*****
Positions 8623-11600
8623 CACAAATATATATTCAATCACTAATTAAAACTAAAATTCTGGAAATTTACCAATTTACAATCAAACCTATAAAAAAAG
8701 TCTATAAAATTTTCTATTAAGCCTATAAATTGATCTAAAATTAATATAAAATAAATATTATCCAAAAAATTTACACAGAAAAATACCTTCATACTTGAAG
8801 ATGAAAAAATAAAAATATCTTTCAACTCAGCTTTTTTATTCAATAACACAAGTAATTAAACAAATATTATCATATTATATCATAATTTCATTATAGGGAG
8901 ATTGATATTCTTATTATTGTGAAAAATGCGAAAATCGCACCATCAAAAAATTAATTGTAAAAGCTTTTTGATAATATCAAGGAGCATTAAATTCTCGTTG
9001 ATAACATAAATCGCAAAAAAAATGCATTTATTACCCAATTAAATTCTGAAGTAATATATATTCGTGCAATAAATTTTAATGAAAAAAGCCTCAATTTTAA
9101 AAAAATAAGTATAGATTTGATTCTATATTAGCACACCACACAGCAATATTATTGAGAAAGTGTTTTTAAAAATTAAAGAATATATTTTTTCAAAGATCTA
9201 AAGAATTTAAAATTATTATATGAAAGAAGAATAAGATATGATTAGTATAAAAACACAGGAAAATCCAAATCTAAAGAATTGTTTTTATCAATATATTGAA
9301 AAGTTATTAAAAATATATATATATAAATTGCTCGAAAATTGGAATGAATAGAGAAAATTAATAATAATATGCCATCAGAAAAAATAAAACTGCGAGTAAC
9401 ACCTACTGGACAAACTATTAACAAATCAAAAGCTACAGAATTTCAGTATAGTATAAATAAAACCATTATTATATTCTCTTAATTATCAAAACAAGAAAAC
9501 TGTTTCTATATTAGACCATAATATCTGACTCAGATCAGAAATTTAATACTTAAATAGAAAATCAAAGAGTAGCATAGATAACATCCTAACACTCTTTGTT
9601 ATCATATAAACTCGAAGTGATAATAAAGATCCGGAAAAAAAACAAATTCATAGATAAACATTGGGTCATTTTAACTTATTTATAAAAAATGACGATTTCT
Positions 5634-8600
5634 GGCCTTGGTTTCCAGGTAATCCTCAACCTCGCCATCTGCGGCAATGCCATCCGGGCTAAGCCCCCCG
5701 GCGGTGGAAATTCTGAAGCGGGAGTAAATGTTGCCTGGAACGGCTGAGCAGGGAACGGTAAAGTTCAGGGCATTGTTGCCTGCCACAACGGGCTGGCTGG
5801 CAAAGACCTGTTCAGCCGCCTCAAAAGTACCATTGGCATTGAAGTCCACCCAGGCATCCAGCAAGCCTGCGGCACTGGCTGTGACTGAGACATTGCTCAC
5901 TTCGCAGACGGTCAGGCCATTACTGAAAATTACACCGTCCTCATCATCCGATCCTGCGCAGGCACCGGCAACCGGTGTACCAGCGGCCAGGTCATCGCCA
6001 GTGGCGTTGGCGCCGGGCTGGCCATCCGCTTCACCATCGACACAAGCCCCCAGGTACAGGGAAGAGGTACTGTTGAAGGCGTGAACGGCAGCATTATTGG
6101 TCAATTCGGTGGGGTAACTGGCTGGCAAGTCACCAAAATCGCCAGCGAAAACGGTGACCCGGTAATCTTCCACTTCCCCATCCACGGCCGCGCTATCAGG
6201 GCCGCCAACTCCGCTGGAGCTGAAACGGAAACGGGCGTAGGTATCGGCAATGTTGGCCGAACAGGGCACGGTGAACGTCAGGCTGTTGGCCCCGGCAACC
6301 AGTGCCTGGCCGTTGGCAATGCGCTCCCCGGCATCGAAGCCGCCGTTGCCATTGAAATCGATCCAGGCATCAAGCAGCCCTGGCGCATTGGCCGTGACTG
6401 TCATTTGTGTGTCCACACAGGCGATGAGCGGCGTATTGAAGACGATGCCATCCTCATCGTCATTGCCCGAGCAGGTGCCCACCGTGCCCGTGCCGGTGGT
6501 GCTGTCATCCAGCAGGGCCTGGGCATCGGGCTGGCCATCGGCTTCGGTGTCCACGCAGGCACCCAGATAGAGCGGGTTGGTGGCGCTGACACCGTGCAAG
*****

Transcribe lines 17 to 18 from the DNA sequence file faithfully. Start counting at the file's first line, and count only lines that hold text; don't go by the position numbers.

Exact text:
5901 TTCGCAGACGGTCAGGCCATTACTGAAAATTACACCGTCCTCATCATCCGATCCTGCGCAGGCACCGGCAACCGGTGTACCAGCGGCCAGGTCATCGCCA
6001 GTGGCGTTGGCGCCGGGCTGGCCATCCGCTTCACCATCGACACAAGCCCCCAGGTACAGGGAAGAGGTACTGTTGAAGGCGTGAACGGCAGCATTATTGG